Bradford Cricket League writer Reg Nelson explores the impact of missing a full cricket season on player performances and clubs’ prospects across the leagues.
As it’s getting increasingly likely that the local leagues in Yorkshire won’t start because of the dreaded coronavirus, there will be much conjecture about the financial state of clubs and what grants could partially compensate.
Another aspect rarely discussed is the effect a missing season can have on a cricketer’s future performance.
A player at the peak of his powers has had a full season robbed from his career – a season that could have been his most special. Will his powers suffer because his continuity of excellence has been broken?
If he is a batter, will his eye co-ordination and timing worsen after two years? As a bowler, he could lose his rhythm and even get the dreaded `yips.’
These are extreme examples of the possible repercussions to a player – but perfectly feasible in some cases.
In the Bradford Premier League, we have Alex Lilley (above) with his flowing run-up and action; tipped to have his best-ever season as he approaches the peak of his career. What a waste!
Then in the Yorkshire Premier League North, there are players of the calibre of York’s Duncan Snell denied another run-laden season. The loss of a year’s cricket at the peak of your ability can equate to a sizeable percentage of your career.
Don’t forget the veterans who might be having their last season. The last thing we need is for them to now walk away from cricket. We need them to stay on at the club and put something back into the club.
But, will they delay their retirement a year and bow out later when their cricket strength has been diluted further by that year?
I guess the most serious aspect of the stoppage is the young’uns that have been previously introduced to cricket and have no team cricket in 2020. How vital it is to keep them involved at an age with so many competing interests.
Somebody made a comment a few days ago that it can go one of two ways. The young cricketers will just lose interest or they will be so keen, after being starved of cricket for a year, that they will turn up in their droves.
Cricketers like Archie Scott of Pudsey St Lawrence and Sam Barraclough of New Farnley had a big season coming up in the Bradford Premier League.
The former was looking to maintain his meteoric start to his senior career and the latter embarking on his first full season in the big time.
Let’s hope that the delay won’t hinder their progress.
Maybe with all the cutting-edge training facilities today, and the umpteen qualified coaches, cricketers can keep themselves in decent touch for next year when hopefully we will have a full 2021 season.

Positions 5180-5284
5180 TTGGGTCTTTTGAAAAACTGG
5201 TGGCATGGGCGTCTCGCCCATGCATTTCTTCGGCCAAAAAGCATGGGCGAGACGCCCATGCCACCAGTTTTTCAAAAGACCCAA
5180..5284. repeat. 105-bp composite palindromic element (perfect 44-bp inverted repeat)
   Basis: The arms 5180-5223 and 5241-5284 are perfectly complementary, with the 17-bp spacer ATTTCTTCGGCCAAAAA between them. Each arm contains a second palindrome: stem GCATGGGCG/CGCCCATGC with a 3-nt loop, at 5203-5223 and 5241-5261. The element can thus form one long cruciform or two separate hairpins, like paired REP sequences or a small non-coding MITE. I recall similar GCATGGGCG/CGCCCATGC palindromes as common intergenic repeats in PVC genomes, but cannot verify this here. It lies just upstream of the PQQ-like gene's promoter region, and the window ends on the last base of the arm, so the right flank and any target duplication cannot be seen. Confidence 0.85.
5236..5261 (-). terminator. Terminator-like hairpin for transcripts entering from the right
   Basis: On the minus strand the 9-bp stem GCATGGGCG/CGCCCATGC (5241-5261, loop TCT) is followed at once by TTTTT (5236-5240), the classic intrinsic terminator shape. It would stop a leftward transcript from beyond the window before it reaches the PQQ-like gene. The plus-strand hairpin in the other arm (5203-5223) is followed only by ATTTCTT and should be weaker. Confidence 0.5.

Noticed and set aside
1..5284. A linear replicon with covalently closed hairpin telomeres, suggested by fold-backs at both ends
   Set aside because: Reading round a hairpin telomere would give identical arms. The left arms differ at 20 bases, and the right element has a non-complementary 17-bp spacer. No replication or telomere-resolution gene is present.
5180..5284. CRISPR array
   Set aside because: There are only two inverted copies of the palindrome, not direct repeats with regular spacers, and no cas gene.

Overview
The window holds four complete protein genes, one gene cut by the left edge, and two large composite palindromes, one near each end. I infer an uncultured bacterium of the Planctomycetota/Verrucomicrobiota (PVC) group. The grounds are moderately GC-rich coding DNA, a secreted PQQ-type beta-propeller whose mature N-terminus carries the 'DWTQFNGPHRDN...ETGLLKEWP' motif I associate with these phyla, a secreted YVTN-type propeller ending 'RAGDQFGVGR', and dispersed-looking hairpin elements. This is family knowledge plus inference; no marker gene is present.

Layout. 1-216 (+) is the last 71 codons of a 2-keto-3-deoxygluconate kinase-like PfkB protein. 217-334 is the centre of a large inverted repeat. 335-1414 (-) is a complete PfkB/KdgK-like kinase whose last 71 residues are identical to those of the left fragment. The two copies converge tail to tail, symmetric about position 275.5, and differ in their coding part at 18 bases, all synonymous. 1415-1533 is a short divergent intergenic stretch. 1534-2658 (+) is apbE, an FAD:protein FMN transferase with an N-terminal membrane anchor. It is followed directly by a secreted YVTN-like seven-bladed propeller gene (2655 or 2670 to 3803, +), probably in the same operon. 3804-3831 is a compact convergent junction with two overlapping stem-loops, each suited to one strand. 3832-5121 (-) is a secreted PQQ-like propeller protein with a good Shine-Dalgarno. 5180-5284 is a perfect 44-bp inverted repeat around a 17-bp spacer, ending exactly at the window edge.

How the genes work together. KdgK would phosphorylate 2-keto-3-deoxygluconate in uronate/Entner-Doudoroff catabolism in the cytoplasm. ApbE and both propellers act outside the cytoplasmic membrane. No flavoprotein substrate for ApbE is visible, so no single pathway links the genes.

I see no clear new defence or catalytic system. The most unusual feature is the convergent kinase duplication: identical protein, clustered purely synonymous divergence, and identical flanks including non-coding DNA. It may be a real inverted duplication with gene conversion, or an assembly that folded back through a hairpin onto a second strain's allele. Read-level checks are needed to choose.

But, eye co-ordination in batting in real match conditions can be affected after a long absence.
Particularly so with batters slightly past their prime and quick bowlers may suffer even more given their need to re-master their run-up and delivery stride.
There has been many a bowler that has developed the ‘yips’ even in normal times! Then there will be the new signings who are taking a chance at a higher standard of cricket or are simply switching to a team more likely to deliver silverware.
They would have been really `up’ for this season, but now they will not know whether it would have been a success and could even drift back to their old club.
I asked former Yorkshire County Cricket Club bowler and now Bankfoot captain James Lee about his views:
“If we do go all of 2020 without playing any league cricket, it will be a massive shame. It will definitely have an impact on bowlers’ rhythm and batters’ ability to react to the ball. I don’t feel like it would take too long to get back into the groove; maybe slightly longer than usual but I am confident I will be ok.”
He added: “You are going to lose a lot of juniors who either forget about the sport or simply fall out of love with it and never return.”
“This is particularly disappointing given the momentum gained from the World Cup win and Ben Stokes’ heroics at Headingley, coupled with him winning the BBC Sports Personality of the Year prize in 2019.” James said.
***Over you, do you agree? What are the ramifications if we lose a full season? Leave a comment below…I read them all! ***
Editor’s Note (JF): Thanks to Reg and James for their contributions. Missing a full cricket season can obviously happen to players for work, family or injury.
It would be unprecedented, since the second world war at least, that the country’s cricket leagues all fall silent for a full year.
We’re not there yet. It is May after all! Clubs can now open their outdoor facilities; we will be in a better position to judge the likelihood of any club cricket by July.
That said, cricket will have a foot race with other sports to re-engage with regulars and occasional players.
We might also see indoor cricket become more popular if coronavirus-related limitations are lifted by the autumn.
My main concern is the dimension of losing umpires, scorers and volunteers at clubs who have gone a season without some of the commitments they used to juggle.
If all of that sounds bleak, club cricket will return. What a day that will be. Yes, recreational cricket of all shapes and sizes faces enormous challenges along that road but is capable emerging leaner but intact.
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